“I ran to the Methodist Church because I know how Methodists love,” says this laywoman from Tennessee.
REBECCA K. REYNOLDS
United Methodist News Service
Yesterday, our minister delivered his last sermon.
Joe and his wife have been in church ministry for over 40 years, and the sweetness of two lives well spent filled the sanctuary with gratitude as this beloved couple urged us onward in love. I felt the eternal heft of their service. And somehow, it felt like the passing of a baton.
As I sat there, I scribbled out a confession. “I miss being a pastor’s wife.”
This was a big deal for me—a sentence I thought I would never write.
I suppose the ache was similar to the ache a former dancer must feel in her legs while watching a ballet, similar to the ache a retired musician must feel in his fingers while sitting in the audience during a brilliant symphony. That ache feels like, “Oh, there I am! That is who I am! But I am not that now.”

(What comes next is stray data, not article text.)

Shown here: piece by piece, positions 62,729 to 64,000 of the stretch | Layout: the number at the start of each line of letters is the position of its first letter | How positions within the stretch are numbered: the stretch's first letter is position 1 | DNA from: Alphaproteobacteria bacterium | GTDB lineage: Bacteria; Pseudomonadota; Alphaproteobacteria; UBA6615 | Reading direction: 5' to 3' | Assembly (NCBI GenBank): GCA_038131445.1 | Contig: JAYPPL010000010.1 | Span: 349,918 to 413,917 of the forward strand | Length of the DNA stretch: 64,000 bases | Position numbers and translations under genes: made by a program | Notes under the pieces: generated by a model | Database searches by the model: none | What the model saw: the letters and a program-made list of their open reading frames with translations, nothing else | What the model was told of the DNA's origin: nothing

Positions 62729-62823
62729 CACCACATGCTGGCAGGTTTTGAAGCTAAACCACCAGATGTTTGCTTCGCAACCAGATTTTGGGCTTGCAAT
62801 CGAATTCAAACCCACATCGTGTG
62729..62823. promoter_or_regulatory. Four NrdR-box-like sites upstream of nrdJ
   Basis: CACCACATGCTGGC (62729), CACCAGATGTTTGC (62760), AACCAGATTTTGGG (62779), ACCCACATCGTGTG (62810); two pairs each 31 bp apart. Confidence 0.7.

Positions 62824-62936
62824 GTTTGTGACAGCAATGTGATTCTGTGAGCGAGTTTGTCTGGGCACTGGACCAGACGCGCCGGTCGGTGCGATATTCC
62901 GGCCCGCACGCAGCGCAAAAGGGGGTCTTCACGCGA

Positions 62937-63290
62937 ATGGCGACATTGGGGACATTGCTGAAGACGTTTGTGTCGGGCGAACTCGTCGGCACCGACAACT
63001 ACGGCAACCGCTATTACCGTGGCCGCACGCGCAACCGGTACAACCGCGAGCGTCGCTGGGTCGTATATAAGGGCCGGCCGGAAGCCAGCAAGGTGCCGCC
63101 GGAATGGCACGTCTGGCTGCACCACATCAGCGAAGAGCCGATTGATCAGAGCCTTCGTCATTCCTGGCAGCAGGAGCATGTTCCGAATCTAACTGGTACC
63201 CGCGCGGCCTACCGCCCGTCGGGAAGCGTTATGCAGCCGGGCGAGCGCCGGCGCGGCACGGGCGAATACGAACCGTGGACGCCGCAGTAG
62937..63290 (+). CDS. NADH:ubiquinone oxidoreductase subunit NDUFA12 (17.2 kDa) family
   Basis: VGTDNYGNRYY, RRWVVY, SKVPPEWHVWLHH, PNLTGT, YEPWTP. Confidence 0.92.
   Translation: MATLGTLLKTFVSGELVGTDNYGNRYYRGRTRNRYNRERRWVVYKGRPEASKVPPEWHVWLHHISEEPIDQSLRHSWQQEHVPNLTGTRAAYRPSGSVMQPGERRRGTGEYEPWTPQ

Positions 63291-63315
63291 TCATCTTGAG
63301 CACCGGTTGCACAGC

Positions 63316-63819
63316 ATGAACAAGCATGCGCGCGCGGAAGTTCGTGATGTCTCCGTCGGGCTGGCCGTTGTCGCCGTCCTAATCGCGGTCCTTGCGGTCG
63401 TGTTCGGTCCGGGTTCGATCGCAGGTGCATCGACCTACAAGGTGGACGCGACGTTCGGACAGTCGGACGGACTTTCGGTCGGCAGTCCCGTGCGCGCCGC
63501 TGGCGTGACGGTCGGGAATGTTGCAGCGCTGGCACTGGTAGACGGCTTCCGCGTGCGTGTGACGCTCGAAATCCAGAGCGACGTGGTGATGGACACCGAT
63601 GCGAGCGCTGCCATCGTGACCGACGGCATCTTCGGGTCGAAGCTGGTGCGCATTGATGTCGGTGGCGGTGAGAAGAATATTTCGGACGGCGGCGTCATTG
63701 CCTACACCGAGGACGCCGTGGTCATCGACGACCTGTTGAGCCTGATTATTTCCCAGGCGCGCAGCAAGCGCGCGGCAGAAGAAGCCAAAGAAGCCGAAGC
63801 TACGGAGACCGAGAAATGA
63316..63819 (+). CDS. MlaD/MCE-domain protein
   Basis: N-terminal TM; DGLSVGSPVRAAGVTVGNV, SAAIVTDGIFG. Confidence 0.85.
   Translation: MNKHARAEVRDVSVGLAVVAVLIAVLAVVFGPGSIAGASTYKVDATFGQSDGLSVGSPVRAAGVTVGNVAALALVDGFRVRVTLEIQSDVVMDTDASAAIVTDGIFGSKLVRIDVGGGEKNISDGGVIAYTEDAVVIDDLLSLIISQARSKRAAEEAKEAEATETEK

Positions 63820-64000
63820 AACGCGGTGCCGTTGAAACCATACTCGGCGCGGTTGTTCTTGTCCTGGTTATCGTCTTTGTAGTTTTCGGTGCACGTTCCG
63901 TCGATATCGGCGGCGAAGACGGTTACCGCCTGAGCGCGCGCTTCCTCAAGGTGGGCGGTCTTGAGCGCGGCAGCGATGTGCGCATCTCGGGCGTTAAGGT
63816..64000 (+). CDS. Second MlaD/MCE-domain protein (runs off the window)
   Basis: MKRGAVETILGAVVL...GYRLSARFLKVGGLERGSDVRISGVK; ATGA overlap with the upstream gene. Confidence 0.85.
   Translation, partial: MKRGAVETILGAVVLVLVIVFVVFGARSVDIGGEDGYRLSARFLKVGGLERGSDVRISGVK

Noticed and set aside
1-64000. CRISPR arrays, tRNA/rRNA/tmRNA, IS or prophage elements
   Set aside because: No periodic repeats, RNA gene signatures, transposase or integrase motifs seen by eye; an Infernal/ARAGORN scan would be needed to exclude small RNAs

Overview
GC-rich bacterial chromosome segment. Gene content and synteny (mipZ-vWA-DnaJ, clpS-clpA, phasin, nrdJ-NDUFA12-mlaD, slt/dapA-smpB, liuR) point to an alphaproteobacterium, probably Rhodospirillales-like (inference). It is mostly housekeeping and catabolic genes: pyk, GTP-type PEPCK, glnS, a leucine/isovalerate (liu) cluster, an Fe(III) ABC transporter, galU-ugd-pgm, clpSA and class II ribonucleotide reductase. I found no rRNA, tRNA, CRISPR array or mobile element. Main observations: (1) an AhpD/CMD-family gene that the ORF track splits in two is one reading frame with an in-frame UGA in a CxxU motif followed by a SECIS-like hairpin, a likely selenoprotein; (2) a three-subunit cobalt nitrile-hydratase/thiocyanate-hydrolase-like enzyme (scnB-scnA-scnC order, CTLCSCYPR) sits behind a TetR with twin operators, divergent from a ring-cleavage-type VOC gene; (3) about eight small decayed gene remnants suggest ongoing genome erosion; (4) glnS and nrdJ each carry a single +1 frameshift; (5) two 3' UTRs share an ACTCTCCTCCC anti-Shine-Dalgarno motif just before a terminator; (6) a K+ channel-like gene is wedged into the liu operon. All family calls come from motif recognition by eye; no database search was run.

I ran to the Methodist church five years ago, after a hard breakdown in our last church. My denominational choice didn’t make much sense to some of my friends. They know Methodism through stories that hit the news—struggles over sticky cultural issues that will probably divide the denomination soon.
However, I don’t just know Methodism from the news. I know it from the inside.